Thursday, October 8, 2009

The Nigeria Talk

So unless you were under a rock this week, you must have come across this video of Chimamanda Adichie, a Nigerian author who was speaking on the dangers of a single story. Just in case you haven't the video is below, pretty neat stuff.

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Last weekend, I was opportuned to be a panelist at a forum that had the topic of "The State of Nigeria Today" and a lot of things were discussed. COmbined with the popularity of this video on my fb feed that had my many nigerian friends declaring their naija pride and all, made me wonder - When we say I am proud to be Naija, what exactly are we proud of? Let me see if I can express the thoughts in my head better in writing.

See the forum made me meet different people who are passionate about Nigeria. I met a girl who unfailingly peruses most of the naija newspapers online to stay informed about what is going on, I met a guy who personally went through the Naija-Delta ordeal and damn near almost cried when talking about his people and saying how much he hurts. He stood up to the government and had to flee to America to save his life, I met American-born Nigerians who were proud but were not really sure what they were proud of and were just trying to learn and soak in all the knowledge they could about Nigeria.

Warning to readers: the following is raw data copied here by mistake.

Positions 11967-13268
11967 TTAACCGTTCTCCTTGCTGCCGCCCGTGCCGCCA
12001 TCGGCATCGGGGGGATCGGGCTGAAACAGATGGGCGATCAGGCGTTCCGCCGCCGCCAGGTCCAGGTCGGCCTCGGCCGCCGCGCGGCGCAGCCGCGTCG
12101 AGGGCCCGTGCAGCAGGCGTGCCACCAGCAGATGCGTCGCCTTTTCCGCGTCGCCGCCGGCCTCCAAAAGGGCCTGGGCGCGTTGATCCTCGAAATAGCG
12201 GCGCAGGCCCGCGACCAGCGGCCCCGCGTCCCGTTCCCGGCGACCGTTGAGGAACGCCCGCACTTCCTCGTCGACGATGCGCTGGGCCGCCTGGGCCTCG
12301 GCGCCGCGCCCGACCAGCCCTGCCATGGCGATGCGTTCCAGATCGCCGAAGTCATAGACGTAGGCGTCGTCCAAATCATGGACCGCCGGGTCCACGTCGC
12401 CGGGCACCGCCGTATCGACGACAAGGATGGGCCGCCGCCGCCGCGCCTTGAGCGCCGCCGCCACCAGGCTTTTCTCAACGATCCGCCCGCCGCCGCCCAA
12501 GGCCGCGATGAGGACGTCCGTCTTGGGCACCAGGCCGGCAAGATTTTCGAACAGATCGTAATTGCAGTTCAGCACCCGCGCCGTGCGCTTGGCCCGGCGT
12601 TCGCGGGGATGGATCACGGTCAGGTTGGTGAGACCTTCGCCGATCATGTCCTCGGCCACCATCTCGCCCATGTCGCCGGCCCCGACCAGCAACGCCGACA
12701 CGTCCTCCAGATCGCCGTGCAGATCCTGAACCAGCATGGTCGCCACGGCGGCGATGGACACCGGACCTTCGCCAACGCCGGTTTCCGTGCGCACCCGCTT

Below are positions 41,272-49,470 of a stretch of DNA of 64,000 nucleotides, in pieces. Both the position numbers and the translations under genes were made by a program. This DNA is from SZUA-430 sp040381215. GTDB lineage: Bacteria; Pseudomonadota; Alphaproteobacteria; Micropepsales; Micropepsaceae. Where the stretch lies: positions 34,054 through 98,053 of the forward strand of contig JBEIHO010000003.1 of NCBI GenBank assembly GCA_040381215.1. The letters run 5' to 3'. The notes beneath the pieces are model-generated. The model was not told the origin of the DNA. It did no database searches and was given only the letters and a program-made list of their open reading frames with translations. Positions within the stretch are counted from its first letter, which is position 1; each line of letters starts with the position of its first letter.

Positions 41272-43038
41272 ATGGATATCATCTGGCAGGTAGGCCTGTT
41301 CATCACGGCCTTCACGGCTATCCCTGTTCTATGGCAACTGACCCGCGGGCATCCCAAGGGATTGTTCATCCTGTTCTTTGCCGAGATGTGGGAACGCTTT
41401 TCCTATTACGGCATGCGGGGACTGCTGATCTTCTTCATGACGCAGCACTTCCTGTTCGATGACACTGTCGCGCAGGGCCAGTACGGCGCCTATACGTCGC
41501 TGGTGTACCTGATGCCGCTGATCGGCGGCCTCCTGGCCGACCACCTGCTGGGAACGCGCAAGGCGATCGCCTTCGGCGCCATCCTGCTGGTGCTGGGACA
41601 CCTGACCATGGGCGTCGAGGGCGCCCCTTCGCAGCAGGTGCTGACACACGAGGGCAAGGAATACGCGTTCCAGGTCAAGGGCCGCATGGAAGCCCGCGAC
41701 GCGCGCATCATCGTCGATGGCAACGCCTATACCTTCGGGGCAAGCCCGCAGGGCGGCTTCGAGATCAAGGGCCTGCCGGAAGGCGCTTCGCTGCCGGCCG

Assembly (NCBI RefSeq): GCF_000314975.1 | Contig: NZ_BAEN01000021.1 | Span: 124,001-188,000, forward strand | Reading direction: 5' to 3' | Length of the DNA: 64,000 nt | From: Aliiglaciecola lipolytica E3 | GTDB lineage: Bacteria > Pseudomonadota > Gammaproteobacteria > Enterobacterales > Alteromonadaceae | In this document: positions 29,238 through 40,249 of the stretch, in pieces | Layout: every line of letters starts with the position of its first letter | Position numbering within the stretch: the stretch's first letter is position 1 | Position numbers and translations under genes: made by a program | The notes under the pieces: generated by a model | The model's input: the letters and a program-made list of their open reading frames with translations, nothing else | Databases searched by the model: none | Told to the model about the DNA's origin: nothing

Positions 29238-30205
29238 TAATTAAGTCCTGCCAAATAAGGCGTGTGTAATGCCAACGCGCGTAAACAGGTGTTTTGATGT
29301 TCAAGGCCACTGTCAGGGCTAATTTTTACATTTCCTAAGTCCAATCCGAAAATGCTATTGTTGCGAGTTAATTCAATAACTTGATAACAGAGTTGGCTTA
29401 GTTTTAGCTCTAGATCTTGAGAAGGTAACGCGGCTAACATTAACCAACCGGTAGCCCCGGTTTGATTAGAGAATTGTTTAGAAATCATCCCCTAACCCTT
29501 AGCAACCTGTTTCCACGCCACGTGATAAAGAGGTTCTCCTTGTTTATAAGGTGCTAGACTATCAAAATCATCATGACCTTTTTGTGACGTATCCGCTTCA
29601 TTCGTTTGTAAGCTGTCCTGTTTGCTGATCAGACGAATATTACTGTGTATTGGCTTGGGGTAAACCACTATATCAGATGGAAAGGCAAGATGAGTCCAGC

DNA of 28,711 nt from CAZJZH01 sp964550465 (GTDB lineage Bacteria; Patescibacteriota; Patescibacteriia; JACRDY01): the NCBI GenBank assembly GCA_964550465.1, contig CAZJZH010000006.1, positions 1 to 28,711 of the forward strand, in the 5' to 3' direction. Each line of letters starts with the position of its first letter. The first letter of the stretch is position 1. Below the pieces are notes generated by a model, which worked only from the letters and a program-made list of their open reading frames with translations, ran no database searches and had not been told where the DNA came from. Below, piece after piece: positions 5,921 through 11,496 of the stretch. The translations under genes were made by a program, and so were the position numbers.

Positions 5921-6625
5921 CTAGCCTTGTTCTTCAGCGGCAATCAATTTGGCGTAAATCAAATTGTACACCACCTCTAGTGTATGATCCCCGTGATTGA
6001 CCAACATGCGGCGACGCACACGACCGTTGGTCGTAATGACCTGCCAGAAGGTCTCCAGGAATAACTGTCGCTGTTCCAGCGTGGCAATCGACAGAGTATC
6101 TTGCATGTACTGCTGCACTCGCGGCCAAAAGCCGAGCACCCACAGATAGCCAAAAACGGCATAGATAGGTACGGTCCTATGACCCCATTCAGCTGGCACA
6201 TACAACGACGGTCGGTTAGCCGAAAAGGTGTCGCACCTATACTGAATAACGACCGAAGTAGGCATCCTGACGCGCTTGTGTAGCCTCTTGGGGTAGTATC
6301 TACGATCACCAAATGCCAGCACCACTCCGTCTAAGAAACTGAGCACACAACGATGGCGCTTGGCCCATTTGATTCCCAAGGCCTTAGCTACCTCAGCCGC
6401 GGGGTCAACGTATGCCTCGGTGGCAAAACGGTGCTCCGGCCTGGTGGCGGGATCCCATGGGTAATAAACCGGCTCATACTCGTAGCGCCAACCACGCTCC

It seems like a couple of years ago the movement of "moving back to Nigeria" started. It was like we have to go back and help our people oh! and if you had no interest in it, you were looked at as a traitor. Now there are people out there who bleed the green, white, green and there are majority of people who are like me who care but don't care enough. I am not saying that we should be proud about it but let's be honest about it. In this country if you say you are patriotic, that means something like 9/11 happens and they rush to go serve and die for their country. But for most Nigerians, it seems saying I am proud to be Nigerian means showing 5minute support, enjoying naija music and then complaining and listing all the bad things about Nigeria while chilling in our 24/7 electricity apartment with uninterrupted internet connection. I remember when the lightupnigeria movement started, I won't lie I scoffed at it and was like what's the point? But I have thought about it and decided that I give the organizers mucho props, even if it doesn't succeed, it won't take away from the fact that they tried.